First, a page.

Archives for February 2016

First-of-its-kind Pere Marquette car ferry made maiden voyage on this day in 1897

LUDINGTON, MI – One-hundred and nineteen years ago today, the legacy of modern Lake Michigan car ferries began.

It was Feb. 16, 1897 when the Pere Marquette 15, the first all-steel car ferry, made its first crossing between Ludington and Manitowoc, Wisc.The Pere Marquette Ferry #18

Built in 1896 by F.W. Wheeler Co. in Bay City and designed by naval architect Robert Logan, the vessel set the standard for Great Lakes car ferry design.

The “15” was the first of the Pere Marquette/C&O Fleet that would eventually include 12 more car ferries. The last, the still-in-operation SS Badger, made its maiden voyage in 1957.

A Muskegon Chronicle article published in February of 1959 cited a Ludington Record report from November of 1897; the 15’s first year of service. It stated:

“During the recent spell of rough weather the car ferry Pere Marquette was given a severe test, which not only fully established her sea-going qualities, but also proved the practibility of handling and landing the big craft in a gale.”

“The weather on this shore both Wednesday and Thursday was violent and changeable and yet the ferry made her usual two trips per day without interruption or mishap.  In spite of her large exposed surface, it is believed that she has sufficient power to take her to windward in almost any kind of weather.  It was found that she rolled considerably but not enough to move her cars or loosen their fastenings.”

The Pere Marquette 15 continued service until 1930, when she was laid up in Ludington. There it remained until it was scrapped in Manitowoc in 1935, but many vessels would bear the Pere Marquette moniker in the years to come.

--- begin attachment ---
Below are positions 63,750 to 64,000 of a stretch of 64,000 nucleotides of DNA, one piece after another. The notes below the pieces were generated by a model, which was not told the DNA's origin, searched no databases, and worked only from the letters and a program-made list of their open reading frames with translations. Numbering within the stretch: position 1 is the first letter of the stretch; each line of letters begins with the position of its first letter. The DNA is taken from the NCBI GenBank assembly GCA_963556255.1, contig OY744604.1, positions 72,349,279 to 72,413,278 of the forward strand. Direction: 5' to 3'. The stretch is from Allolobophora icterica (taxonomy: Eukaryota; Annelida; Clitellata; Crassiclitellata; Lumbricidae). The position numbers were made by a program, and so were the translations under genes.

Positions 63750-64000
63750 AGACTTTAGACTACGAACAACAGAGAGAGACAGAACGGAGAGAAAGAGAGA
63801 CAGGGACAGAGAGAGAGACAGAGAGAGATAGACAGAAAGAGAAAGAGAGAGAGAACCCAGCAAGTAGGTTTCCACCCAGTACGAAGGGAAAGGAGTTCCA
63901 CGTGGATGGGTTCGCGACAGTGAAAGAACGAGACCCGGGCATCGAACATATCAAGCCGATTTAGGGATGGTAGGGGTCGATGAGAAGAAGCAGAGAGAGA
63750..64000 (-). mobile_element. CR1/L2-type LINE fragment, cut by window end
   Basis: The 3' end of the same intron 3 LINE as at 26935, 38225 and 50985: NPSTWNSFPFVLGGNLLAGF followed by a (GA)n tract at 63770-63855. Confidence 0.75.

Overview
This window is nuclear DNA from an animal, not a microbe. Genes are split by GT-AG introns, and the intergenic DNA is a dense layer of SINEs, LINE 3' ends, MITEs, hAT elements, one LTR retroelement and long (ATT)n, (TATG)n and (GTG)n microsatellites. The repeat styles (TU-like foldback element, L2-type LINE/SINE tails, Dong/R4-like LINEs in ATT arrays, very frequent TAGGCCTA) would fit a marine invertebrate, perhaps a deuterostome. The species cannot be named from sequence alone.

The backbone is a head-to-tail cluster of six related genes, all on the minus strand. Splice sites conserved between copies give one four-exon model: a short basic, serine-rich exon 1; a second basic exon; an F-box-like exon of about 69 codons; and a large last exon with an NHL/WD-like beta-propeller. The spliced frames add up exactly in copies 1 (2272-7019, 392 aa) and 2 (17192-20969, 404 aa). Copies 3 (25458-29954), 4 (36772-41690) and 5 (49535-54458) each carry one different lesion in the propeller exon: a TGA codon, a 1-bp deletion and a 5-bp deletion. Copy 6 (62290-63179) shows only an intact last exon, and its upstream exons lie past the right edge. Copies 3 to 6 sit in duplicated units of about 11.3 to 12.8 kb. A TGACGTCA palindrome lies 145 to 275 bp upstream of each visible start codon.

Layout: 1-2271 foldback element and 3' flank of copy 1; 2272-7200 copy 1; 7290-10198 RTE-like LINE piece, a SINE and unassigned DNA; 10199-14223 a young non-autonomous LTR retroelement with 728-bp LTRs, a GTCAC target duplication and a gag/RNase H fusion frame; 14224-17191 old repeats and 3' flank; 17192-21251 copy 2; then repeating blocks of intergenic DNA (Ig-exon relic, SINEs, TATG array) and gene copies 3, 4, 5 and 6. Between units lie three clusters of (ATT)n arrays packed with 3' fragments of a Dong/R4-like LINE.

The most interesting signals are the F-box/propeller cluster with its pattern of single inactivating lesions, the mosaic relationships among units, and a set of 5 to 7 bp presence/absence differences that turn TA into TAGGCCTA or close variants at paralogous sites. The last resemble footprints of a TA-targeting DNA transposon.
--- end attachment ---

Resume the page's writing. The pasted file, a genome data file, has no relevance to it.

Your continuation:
The Pere Marquette 17, 18, 19, 20 were built in 1901 to help handle the increasing tonnage in Ludington. The Pere Marquette 21 and 22 followed in 1924 and the turbo-electric car ferries, The City of Saginaw and The City of Flint, in 1929. Finally, in March of 1941, the City of Midland made its maiden voyage.

Muskegon resident Paul Elkins remembered his days working in the Pere Marquette fleet shop and traveling on the Pere Marquette 17 in a Muskegon Chronicle article published on Feb. 5, 1959.

In the article, Elkins recalled “the unusual combination of circumstances” that led to him handling the wheel of the vessel during its final run from Manitowoc to Ludington before its sale to the state in 1940.

“I wasn’t licensed for this sort of job, but I did have the necessary experience,” he said. “It was a sad occasion, since most of us had a deep affection for the vessel and hated to see her go. She sailed for several seasons out of Muskegon and it will be grand to see her back. She has a story to tell.”

Car ferries continue to have an impact on Lake Michigan in 2016. The SS Badger, the last coal-fired ship on the Great Lakes, travels the same route between Manitowoc and Ludington each season.

By Brandon Champion | bchampio@mlive.com
 

SS United States to sail again

Crystal Cruises has come to the rescue of historic luxury liner SS United States, today announcing an exclusive purchase option agreement to begin work on returning America’s flagship to service as the world’s fastest cruise ship.
 Once the world’s fastest, safest and largest passenger liner, the historic ship still holds the transatlantic speed record, yet it has spent years mothballed at dock holding off a looming trip to the scrapyard, having last sailed under her own power more than 40 years ago.
SS United States

SS United States

The SS United States was launched in 1952, capturing the transatlantic speed record on her maiden voyage. Still the largest passenger ship ever designed and built in America, the Big U was designed as part of a secret Pentagon program during the Cold War, which stipulated it could be quickly converted from a luxury liner into a naval troopship in the event of a war, carrying 15,000 troops with a 240,000 shaft horsepower propulsion plant capable of traveling 10,000 nautical miles – almost half way around the globe – without refueling.
 Before her retirement in 1969, the SS United States was regarded as not only a technological marvel, but also as the world’s most glamorous and elegant ship, having transported more than one million passengers, including four U.S. presidents, international royalty and many of Hollywood’s “golden era” celebrities.